A SPIRITUAL EXISTENCE
At first sight the stance of Friends in 1725 appears to bear little relationship with the spontaneous outbursts that created and sustained Quakers in the 1650s. Denouncing injustice, going naked for a sign, calling for political transformation, interrupting church services, pronouncing judgment on society, welcoming the imminent millennium, were either absent or little emphasized after 1700. Far from identifying with the poor and outcast, Quakers viewed these groups as social problems to be helped by workhouses and relief. Friends had become respectable artisans, farmers, and merchants with only a smattering of the poor or gentry.
The transformation in relations with the external world was paralleled by changes within the Meeting. Early Friends used a minimum of organization, which was designed to ease the sufferings of those imprisoned and to coordinate the work of the traveling ministers. By 1725 virtually every part of Quaker procedures had been standardized and written down in books of "Christian and Brotherly Advices," and a Friend's life from birth until death took place under a maze of regulations. Exuberance gave way to steady habits.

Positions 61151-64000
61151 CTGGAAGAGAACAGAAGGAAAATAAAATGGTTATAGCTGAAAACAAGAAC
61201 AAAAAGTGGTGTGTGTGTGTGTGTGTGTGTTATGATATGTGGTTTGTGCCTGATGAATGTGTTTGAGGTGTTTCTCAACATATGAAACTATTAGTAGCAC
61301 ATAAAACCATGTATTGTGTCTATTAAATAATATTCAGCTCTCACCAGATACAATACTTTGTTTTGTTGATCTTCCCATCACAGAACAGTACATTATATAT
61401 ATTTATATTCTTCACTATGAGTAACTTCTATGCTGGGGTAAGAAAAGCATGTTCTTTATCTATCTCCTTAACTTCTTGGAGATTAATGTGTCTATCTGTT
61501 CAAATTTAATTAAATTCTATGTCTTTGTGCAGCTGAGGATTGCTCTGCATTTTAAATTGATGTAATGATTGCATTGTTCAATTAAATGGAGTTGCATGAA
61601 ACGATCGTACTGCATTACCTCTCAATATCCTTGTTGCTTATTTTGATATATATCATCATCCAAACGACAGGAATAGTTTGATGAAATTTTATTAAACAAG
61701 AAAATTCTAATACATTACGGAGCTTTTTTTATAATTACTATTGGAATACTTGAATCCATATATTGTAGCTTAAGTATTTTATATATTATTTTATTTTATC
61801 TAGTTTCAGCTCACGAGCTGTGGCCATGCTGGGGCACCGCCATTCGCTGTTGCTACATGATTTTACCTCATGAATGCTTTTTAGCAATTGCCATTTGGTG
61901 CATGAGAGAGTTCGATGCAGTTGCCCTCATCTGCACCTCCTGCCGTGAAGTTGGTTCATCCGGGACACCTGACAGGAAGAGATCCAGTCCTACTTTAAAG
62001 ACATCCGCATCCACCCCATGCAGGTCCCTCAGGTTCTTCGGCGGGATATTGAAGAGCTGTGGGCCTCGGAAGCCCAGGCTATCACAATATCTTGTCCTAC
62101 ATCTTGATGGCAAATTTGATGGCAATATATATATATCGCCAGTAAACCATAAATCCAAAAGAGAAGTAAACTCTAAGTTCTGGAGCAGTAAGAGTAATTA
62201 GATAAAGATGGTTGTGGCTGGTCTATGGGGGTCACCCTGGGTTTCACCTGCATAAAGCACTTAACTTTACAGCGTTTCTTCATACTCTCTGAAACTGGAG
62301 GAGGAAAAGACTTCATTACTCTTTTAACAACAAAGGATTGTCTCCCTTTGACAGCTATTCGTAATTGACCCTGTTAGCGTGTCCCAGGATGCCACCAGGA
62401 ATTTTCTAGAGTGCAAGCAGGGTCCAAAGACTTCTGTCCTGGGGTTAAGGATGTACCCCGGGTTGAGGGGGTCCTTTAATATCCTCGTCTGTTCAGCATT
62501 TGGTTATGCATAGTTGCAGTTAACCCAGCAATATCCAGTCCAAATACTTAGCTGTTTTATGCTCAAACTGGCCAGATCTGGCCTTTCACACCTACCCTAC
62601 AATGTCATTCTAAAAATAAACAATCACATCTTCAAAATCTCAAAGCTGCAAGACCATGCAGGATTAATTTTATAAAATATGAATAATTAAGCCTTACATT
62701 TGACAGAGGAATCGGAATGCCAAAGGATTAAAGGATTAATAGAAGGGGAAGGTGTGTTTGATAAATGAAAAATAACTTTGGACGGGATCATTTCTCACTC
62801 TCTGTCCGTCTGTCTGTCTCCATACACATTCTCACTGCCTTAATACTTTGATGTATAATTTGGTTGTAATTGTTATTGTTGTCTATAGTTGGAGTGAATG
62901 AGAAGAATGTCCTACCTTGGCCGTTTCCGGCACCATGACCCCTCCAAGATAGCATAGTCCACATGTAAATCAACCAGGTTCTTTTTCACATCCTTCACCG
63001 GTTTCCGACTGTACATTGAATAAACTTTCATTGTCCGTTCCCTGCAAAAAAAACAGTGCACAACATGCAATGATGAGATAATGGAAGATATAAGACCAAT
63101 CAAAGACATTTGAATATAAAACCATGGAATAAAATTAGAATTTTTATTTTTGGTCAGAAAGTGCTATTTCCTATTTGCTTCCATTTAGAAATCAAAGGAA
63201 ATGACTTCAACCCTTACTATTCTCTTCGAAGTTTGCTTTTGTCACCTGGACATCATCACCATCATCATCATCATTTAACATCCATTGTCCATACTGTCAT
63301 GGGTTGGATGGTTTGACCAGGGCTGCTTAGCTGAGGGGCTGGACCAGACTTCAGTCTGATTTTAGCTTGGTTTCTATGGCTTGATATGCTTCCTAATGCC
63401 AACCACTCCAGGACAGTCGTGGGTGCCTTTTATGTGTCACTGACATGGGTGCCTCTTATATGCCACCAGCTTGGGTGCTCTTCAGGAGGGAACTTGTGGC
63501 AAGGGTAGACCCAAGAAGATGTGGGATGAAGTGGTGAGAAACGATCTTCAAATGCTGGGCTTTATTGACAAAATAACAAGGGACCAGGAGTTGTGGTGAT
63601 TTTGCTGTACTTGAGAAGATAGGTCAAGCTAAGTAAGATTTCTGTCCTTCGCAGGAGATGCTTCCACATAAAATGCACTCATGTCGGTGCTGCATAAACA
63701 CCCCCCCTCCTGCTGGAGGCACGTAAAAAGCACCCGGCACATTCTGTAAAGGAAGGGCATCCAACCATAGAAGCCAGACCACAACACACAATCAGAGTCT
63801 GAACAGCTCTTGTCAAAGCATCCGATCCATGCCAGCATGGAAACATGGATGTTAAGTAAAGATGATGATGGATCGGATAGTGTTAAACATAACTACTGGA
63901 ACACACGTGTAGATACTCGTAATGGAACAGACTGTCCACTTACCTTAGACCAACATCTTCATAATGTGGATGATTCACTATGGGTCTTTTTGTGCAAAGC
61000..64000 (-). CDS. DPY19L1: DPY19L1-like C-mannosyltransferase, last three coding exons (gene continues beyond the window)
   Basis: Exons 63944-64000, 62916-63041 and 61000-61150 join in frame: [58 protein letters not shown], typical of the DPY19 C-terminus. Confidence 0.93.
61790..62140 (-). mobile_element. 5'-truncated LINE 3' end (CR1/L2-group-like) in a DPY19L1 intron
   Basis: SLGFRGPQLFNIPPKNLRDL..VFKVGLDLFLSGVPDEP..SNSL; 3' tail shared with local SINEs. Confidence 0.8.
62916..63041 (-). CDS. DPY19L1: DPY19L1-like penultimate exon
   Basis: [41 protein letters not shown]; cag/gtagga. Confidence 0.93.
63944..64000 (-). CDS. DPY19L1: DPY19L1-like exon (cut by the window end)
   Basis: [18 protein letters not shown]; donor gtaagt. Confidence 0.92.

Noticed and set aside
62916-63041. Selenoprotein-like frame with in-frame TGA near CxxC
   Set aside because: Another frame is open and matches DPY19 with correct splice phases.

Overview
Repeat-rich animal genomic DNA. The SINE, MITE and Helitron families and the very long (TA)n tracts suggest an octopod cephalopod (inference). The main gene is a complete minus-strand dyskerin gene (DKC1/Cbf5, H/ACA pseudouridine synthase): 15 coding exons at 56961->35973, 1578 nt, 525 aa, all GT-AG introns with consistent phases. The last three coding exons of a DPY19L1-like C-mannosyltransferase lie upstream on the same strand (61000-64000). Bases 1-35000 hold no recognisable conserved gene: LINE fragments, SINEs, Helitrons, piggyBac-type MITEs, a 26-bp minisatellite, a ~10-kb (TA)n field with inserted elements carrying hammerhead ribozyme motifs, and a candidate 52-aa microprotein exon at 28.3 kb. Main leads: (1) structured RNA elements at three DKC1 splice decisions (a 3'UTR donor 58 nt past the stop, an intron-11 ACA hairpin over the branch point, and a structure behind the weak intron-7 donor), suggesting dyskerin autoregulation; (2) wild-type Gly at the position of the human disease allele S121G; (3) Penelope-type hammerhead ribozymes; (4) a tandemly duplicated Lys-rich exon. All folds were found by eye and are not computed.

The causes of these changes lie in the heritage bequeathed by the first generation, the evolution of the outside society faced by Friends, and the Meetings' creative response to new conditions. The early eighteenth century was not a time of regression or decline from the religion of the First Publishers of Truth. In all religious movements, the high drama of the foundation eventually gives way to coalescing, definition, and preservation of the traditions.
From the beginnings of the movement, Friends had insisted that the governance of the Light led to strict moral behavior. Quakers were just as "puritanical" as other religious radicals and had insisted upon due order within meetings for worship and Christian behavior in the outside world. Precise standards for be-